The Los Angeles Dodgers have received a bill from former Dewey & LeBoeuf LLP bankruptcy attorney Bruce Bennett for the work the firm did on the team’s Chapter 11 filing. The bill was for close to $13 million. The bill includes a bonus of $500,000 that Bennett said is ‘modest’ compared to the result achieved, according to the Wall Street Journal.
The team was sold for $2 billion in Chapter 11, which covered the organization’s bills and left $1.4 billion to be paid “to or for the benefit of” former owner Frank McCourt. Bennett now works for the law firm of Jones Day LLP. The legal team for the Dodgers will have cost the franchise the same amount of money that pitcher Ted Lilly will make in 2013, $13 million, according to Sports Illustrated/CNN.
The legal bill was filed with the U.S. Bankruptcy Court in Wilmington, Delaware by Bennett as ‘special counsel’ for Dewey. The court documents said that the firm has yet to pay Bennett and his team for “remaining with their failing law firm to ensure that the Dodgers met the critical sale and closing deadlines.” The court papers said that Bennett and his team remained on the Dodgers case as Dewey spiraled towards bankruptcy.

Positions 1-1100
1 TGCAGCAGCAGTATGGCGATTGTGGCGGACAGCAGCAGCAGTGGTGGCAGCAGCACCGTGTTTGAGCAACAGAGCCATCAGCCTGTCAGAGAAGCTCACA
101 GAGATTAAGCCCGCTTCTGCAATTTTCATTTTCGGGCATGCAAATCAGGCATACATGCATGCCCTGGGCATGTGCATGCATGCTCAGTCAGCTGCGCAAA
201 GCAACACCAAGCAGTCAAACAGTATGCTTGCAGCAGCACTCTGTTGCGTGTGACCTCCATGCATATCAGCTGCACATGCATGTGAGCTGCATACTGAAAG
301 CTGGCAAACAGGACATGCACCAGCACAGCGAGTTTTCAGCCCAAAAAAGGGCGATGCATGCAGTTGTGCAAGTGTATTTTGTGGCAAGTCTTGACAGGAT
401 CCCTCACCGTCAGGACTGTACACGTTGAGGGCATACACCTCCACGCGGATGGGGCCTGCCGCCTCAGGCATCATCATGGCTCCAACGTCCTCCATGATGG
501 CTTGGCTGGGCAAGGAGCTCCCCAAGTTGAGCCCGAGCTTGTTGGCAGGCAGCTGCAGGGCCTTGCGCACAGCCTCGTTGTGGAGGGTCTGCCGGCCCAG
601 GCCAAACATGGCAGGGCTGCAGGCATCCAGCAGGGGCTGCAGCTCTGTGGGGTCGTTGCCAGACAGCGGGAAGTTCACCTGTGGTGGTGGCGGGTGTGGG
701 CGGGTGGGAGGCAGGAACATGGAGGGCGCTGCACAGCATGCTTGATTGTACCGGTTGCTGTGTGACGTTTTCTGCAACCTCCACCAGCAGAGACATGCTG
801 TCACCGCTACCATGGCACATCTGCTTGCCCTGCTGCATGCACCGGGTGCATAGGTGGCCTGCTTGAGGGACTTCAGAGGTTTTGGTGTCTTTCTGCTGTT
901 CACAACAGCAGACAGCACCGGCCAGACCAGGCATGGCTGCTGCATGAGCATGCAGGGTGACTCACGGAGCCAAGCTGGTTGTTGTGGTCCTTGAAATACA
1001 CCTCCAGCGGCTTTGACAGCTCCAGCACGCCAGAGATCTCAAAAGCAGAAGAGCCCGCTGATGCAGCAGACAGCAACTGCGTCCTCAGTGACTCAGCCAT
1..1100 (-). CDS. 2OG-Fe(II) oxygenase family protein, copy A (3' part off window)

“The restructuring attorneys from Dewey who represented the Dodgers remained with the firm until the very end–even after it became clear that they would not be paid for the exhaustive [and exhausting] services they were rendering,” court papers said.
As Dewey was collapsing, Bennett and his team were fighting Major League Baseball, “which had and has a reputation for hand-picking new owners based on considerations not always related to maximization of value,” the court papers said.
A large chunk of the $12.4 million bill was collected prior to May, which is when the Dodgers exited bankruptcy and the firm enter Chapter 11, according to the filing in court. Eighty-five percent of the $500,000 bonus requested by the firm will go to whomever Bennett picks. This was announced in documents filed in New York bankruptcy court that oversees the final affairs of Dewey.
The legal team for the Dodgers from Dewey included Bennett, James O. Johnston, Sidney Levenson and Joshua Mester. This team signed a settlement that was approved in October, according to court documents. McCourt, the only person with a financial stake, agreed to pay the bonus billed by Bennett. When the Dodgers left bankruptcy in the spring, as new owners took over the team, cash was stashed in the bankruptcy shell of the team. That cash was stashed to take care of professional fees.